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10 Simple Ways to Talk to Your Child about Money

  1. Be Honest

Kids are so observant and naturally curious. They will openly ask questions about money (Why is that person homeless? Are we rich? Why can’t I have…..?) and sometimes as parents we struggle with how to answer these questions appropriately. In his book, The Opposite of Spoiled, Ron Lieber talks about this very thing and how giving vague answers results in kids who grow up to not know much about the realistic costs of things or how to manage money. When your child asks a question, he advises asking them why they want to know so you can figure out the root of the question (is it anxiety or just pure curiosity) and then you can better answer the question with an honest and down to earth answer. (

2. Read Books about Money Together

The younger children are exposed to the concept of money and its value, the more likely they will be to make smart money decisions by the time they reach college. This is my opinion based on many discussions with people about their experiences making money decisions, both during and right after the college years. There are so many books on this topic! Some are popular books like Dr. Seuss and Berenstain Bears and then there are books like Alexander, Who Used to be Rich Last Sunday, Smart Girl’s Guide to Money, and If You Made a Million. There are also plenty of books for parents to read for guidance such as The Opposite of Spoiled by Ron Lieber and Smart Money, Smart Kids by Dave Ramsey and Rachel Cruze.

3. Teach Them Delayed Gratification

This is such a hard concept for kids to grasp. Waiting is soooo hard for their little attention spans. It is however such an important life lesson that will do them well financially. Spending money on impulse or to make you feel happy leads to poor money choices. Those expenses often go on credit cards or aren’t budgeted into the monthly budget and therefore take you off track financially.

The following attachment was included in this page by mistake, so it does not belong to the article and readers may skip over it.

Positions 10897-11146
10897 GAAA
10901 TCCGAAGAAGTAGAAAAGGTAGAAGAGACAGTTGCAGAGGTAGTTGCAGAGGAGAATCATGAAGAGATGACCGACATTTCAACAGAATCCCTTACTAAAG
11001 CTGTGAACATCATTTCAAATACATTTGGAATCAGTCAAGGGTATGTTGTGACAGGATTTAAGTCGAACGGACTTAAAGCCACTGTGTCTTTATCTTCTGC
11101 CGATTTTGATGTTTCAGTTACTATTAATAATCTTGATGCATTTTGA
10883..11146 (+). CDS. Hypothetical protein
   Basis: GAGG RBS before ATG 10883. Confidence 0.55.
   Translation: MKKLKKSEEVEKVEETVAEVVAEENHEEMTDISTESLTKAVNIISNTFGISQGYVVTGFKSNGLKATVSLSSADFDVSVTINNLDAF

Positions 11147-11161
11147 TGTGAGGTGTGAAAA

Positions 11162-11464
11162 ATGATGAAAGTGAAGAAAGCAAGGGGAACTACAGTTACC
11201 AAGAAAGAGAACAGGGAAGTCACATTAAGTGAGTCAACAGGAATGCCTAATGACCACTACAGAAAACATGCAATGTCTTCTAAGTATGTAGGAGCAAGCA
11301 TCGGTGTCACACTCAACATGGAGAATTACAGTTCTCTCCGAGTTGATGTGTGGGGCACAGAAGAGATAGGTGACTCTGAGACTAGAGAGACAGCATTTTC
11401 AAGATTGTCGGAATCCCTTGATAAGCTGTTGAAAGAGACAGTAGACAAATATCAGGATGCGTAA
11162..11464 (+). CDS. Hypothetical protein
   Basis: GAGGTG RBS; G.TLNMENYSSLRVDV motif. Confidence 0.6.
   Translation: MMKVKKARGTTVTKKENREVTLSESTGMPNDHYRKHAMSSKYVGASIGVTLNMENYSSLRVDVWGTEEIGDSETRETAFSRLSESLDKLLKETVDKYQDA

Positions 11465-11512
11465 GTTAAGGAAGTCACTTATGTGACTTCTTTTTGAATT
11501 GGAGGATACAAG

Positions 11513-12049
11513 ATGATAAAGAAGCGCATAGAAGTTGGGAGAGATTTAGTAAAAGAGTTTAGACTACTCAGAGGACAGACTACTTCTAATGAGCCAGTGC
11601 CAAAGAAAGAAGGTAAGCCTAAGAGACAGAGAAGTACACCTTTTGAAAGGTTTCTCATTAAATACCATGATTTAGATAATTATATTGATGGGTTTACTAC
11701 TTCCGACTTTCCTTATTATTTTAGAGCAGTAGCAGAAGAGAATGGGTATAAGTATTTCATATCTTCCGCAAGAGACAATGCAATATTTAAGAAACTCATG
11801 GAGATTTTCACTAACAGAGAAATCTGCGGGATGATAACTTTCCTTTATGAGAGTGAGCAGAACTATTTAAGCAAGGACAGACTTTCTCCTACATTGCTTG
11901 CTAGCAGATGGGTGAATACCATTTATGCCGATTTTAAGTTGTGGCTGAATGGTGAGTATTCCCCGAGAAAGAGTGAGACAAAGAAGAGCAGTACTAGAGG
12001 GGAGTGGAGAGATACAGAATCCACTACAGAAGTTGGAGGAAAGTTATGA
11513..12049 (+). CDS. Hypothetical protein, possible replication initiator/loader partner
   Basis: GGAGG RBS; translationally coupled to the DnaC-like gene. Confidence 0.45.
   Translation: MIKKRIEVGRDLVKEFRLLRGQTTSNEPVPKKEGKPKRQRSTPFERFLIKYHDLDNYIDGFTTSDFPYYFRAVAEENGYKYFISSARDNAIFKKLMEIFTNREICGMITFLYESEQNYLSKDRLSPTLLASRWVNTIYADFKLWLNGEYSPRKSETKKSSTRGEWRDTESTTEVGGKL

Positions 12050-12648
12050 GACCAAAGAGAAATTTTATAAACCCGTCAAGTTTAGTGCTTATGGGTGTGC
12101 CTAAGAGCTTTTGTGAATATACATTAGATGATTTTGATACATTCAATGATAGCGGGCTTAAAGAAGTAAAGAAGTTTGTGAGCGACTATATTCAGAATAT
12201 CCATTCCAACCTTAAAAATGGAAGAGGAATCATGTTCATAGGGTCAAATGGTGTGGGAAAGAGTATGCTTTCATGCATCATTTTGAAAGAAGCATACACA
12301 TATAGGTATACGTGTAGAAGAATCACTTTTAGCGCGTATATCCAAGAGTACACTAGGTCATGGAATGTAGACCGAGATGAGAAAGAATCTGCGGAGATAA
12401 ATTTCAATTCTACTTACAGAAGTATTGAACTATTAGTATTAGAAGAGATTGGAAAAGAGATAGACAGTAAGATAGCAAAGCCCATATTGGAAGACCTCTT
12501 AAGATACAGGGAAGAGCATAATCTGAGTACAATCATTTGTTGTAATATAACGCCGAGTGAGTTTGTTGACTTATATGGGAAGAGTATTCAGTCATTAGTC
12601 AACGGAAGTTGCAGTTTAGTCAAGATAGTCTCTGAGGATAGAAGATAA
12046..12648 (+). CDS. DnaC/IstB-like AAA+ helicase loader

4. Think About How You Want to Answer Money Questions

What answer or reason do you currently give when they ask for something you know you aren’t going to buy them? Do you say you can’t afford it when you really can but just don’t think they need it? Do they compare your lifestyle to those of their friends? How do you answer those questions? Does parental guilt about your own money choices lead how you answer? Think through how you want to answer those questions and how your answer will impact their view of money. It’s ok to get back to them with an answer later.

5. Talk About Choices (Wants Versus Needs)

As adults we can see that the Mr. and Mrs. Jones are up to their eyeballs in debt to meet the status quo or that they have an education or skill set that allows them to afford that status. Talk to your children about the different choices people can make regarding money (without pointing out specific people of course). Help them see the difference between our basic needs and things we want but don’t have to have. Talk to them about the costs of different houses, cars, etc and what it takes to afford those things without going into a huge amount of debt. Talk to them about options such as saving a decent size down payment for a house or car and then taking a loan that is a less amount of time than the traditional route so they can pay it off faster. Teach them about compounding interest and how that looks for various credit card and loan options. Give them all the facts so they can make the smart choices.

6. Teach Them ways to Earn Money

I don’t pay my child to do chores and I don’t believe in allowance. Why? It’s not realistic. No one paid me to make my bed this morning or do my dishes. It’s a part of being in a family or community. We all have to pitch in. Instead, help them find their entrepreneurial spirit and use their skills to make money. If you don’t have a way to do this, another idea is to pay them to read books and articles that you choose. This shows them that gaining more education or skills equals pay which is a realistic life scenario.

7. Once They are Earning Money, Teach Them What to do With it (Set Goals)

Kids who learn early that money is a tool that can be used to make additional money will be set once they are adults. I have asked many people what they wish they knew by the time they got to college and they all say they wish they were taught to manage their money as a tool. Kids should know that they can’t spend every dime they make and should get in the habit of saving and investing some as well as being generous and giving some away too. Help them set obtainable short and long term goals with their money.